Personal injury cases involve an injured party and an at-fault party. Those same parties are involved once you file a personal injury lawsuit, and one will be referred to as the plaintiff while the other will be referred to as the defendant. Continue reading to learn about who each side is in a personal injury lawsuit and their respective roles.
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Who Are the Plaintiffs and Defendants in Personal Injury Lawsuits?
A personal injury lawsuit is a civil lawsuit. The lawsuit seeks to recover damages for an accident or injury.
Civil lawsuits involve claims arising from incidents involving:
- Car accidents
- Wrongful deaths
- Medical malpractice
- Slips and falls
- Construction accidents
- Dog bites
- Defective products
Even though an insurance company is involved in a personal injury claim, you do not sue the insurance company when filing the lawsuit. Instead, the defendant is the person who is being sued for damages.
The plaintiff is the person who files the lawsuit. The plaintiff is the party who sustained injuries because of the defendant’s conduct.
What Is Your Role as the Plaintiff in a Personal Injury Lawsuit?
You would be the plaintiff in the lawsuit because you are the injured victim. It is your job to provide evidence that proves your allegations against the defendant. Your burden of proof is by a preponderance of the evidence.
Proving the defendant is guilty by a preponderance of the evidence means there is a greater chance that the person caused your injury than not. Therefore, the jurors must believe there is a 50% or greater chance that the defendant is guilty of the allegations based on the evidence presented during the trial.
Negligence is the basis for most personal injury lawsuits. Florida tort laws hold a party financially responsible for damages a person sustains because of their negligent conduct. Proving negligence requires that you have evidence establishing:
- The defendant owed you a legal duty of care to act reasonably to avoid injury or harm
- The defendant’s conduct breached the duty of care
- The defendant’s breach of duty was the direct and proximate cause of your injuries
- You sustained damages because the defendant breached a duty
Once you establish causation and fault, you create liability for damages. Damages for a personal injury can include financial losses and costs you incur because of the injury, such as lost wages and medical bills. Damages also include the pain and suffering you experience, in addition to future damages because of permanent impairment or disability.
What Is the Defendant’s Role in a Personal Injury Lawsuit?
You have the burden of proving your allegations at trial. However, even though you have the burden of proof, the defendant can refute your claims by calling witnesses, cross-examining your witnesses, testifying on their behalf, and producing evidence.
The defendant could raise one or more affirmative defenses to the claim. For example, the defendant might claim that you contributed to the cause of your injury.
Florida adopted a modified comparative fault law. Therefore, you cannot be barred from recovering damages for an injury if you are partially to blame for the injury. If you are mostly to blame, you cannot recover compensation.
The defendant could also argue that you failed to mitigate damages. Mitigating damages means taking reasonable steps to avoid incurring additional harm or injury, such as seeking prompt medical care and following your doctor’s treatment plan. Failing to mitigate damages could lower the amount of damages awarded by the jury.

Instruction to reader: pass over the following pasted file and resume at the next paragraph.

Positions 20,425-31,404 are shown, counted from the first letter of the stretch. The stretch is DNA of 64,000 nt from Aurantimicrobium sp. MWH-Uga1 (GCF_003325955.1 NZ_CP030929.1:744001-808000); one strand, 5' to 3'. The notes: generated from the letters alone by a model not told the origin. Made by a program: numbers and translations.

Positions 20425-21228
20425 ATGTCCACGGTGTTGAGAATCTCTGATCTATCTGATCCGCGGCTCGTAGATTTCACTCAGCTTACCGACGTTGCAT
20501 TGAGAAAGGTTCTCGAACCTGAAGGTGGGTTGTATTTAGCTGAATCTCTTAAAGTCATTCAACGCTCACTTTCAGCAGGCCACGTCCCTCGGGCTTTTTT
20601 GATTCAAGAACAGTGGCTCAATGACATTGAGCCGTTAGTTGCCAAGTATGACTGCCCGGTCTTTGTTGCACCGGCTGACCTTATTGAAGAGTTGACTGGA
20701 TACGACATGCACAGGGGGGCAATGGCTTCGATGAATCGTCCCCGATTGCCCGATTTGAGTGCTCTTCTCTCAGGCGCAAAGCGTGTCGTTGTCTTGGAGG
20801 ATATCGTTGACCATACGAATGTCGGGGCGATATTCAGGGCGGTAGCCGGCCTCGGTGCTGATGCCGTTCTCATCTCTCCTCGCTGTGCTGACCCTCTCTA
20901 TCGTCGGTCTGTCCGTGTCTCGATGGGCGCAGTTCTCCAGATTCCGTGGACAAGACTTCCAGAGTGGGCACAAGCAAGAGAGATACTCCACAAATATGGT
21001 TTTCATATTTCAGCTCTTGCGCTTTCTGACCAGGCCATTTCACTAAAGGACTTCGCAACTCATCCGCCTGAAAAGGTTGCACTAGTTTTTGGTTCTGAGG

Failing to meet the deadline in the statute of limitations for filing a lawsuit could result in a dismissal. However, the defense is affirmative, so the defendant must raise the defense in court before the court dismisses the lawsuit for missing the filing deadline.
Examples of Defendants in Personal Injury Lawsuits
The defendant can be any party who caused you to be injured or harmed. Some lawsuits involve multiple defendants. Examples of defendants in personal injury cases include:
- Traffic Accidents – Drivers, pedestrians, bicyclists, government entities, and construction and road companies
- Dog Bites – Dog owners, property owners, tenants, and landlords
- Medical Malpractice – Any medical provider, including hospitals, physicians, nurses, laboratories, chiropractors, dentists, and urgent care facilities
- Product Liability – Product designers, manufacturers, distributors, and sellers
- Truck Accidents – Truck drivers, trucking companies, shippers, maintenance facilities, loaders, repair companies, and truck manufacturers
- Premises Liability – Commercial and residential property owners, government entities, landlords, tenants, business owners, and rental companies
- Construction Accidents – Property owners, contractors, tool and equipment manufacturers, employers, subcontractors, and other third parties
The above list is not exhaustive. The facts and circumstances of the case determine the defendants named in the lawsuit. Our legal team conducts an exhaustive investigation to ensure we name all parties in the lawsuit who could share liability for your economic and non-economic damages.
Call Now for a Free Consultation With Our Boca Raton Personal Injury Lawyers
Our legal team aggressively pursues your personal injury claim inside and outside the courtroom. We advocate for your best interests during settlement negotiations and at trial. Call Hollander Law Firm Accident Injury Lawyers at (561) 347-7770 or contact us online to request a free consultation with one of our experienced personal injury attorneys in Boca Raton, FL.